Türkiye, 19th largest economy with a GDP of about USD906 billion, has been losing economic momentum from the nearly 6% growth in 2022 amidst dubious monetary policies and two devastating earthquakes in February with direct losses estimated at USD34 billion. The central bank decided another sizable interest-rate increase in late November by 500 basis points to 40%. Inflation in Q3 steeply rose to 61.5% in September, marking an annual high. Economic confidence index in November worsened to the second-lowest level in 2023 and relative strength in consumer confidence during the first half clearly disappeared. Quarter-on-quarter declines in the industrial production index of textile manufacturing occurred since Q1 2022 with the only exception in Q2 2023 before shrinking again in Q3 by 3.4%. Textile and apparel import value plummeted 20% to below USD10 billion. Woven garment imports skyrocketed 37% and knitwear surged 22%. Sourcing value for articles from the cotton chapter contracted 42% and from the both manmade fiber chapters by 27%
High inflation, rising interest rates and weakening consumer demand are weighing on economic growth in the UK. However, economy may experience a marginal expansion other than the prediction from late last year indicating a recession. The growth outlook for 2024 and 2025 was significantly slashed and households’ real disposable income is expected to remain lower than its pre-pandemic level. Nevertheless, consumers have turned more optimistic in November as the confidence index was stronger than anticipated after recovering from a sharp fall in October. Clothing accounts for almost three quarters of the total import value that declined 12% to USD21 billion. A sharper drop at 14% was recognizable in cotton and both manmade fiber chapters which seems to be a sign of eased domestic processing.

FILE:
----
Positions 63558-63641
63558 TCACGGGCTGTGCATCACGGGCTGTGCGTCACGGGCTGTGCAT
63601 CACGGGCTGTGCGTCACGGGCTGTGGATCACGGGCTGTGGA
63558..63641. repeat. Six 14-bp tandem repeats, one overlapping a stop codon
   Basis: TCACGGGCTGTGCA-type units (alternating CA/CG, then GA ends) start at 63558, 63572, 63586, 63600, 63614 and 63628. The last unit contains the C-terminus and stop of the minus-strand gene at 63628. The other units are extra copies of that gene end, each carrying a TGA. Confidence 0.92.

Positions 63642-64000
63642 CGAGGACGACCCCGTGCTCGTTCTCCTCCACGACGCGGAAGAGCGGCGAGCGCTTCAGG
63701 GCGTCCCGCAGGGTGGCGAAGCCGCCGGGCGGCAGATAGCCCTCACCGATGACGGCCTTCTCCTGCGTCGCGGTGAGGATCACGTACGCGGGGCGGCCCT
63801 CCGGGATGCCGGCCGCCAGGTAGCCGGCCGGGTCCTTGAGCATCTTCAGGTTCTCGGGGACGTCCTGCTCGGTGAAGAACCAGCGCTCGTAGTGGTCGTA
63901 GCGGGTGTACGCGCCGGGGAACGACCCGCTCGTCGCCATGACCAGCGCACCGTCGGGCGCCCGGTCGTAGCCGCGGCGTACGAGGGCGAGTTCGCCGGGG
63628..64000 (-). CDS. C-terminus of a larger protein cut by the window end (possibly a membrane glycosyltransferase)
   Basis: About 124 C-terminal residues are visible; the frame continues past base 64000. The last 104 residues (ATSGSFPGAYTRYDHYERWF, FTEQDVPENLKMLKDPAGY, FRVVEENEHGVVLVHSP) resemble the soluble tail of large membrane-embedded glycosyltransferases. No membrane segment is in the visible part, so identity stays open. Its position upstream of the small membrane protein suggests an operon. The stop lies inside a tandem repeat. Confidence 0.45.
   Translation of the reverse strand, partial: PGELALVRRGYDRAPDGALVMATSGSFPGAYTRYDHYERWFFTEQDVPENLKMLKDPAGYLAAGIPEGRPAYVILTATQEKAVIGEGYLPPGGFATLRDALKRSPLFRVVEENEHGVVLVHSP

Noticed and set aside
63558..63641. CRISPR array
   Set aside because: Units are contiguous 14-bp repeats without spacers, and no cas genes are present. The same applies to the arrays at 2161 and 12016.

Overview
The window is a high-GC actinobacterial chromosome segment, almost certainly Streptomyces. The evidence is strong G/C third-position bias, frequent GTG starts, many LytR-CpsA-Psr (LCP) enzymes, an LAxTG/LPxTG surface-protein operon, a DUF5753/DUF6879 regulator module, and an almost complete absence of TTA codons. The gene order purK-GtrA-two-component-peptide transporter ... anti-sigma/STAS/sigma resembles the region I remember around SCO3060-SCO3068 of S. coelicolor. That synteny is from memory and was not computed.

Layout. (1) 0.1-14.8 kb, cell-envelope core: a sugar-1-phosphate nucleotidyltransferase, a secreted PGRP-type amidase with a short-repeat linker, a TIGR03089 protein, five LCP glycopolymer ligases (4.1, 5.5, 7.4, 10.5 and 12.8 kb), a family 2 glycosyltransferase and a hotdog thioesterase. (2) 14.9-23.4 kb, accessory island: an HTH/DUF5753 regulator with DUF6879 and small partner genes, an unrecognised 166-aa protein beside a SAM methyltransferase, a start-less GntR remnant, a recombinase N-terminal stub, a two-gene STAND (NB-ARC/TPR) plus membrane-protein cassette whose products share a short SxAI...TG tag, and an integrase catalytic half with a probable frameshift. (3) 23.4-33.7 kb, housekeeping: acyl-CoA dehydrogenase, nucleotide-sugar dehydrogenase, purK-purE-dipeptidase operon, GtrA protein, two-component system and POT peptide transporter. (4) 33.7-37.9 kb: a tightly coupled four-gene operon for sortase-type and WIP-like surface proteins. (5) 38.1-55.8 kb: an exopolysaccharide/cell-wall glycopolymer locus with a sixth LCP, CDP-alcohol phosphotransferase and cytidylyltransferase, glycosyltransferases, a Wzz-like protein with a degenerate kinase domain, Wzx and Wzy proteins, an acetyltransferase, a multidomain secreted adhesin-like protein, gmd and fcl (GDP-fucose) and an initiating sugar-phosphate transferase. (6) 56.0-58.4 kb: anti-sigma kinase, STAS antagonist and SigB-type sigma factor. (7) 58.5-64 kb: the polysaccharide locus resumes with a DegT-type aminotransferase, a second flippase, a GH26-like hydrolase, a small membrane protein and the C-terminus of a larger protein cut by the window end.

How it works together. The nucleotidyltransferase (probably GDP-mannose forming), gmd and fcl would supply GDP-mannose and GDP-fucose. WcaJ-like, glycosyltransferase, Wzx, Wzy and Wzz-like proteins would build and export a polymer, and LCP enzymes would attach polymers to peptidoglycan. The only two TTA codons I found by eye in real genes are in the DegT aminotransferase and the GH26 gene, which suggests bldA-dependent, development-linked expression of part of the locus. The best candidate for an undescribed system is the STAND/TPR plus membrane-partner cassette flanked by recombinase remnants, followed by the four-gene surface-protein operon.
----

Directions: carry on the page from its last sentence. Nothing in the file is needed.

The joint 9-month import value dropped 15% to USD272 billion, equal to a shortfall of USD48 billion. To extent the number of countries by major Asian manufacturing nations does not arrive at a different conclusion. The cumulative import value from nine Asian industries – Cambodia, China, India, Indonesia, Pakistan, Sri Lanka, Taiwan, Thailand and Vietnam – declined at almost the same pace and would enlarge the overall shortfall to USD60 billion.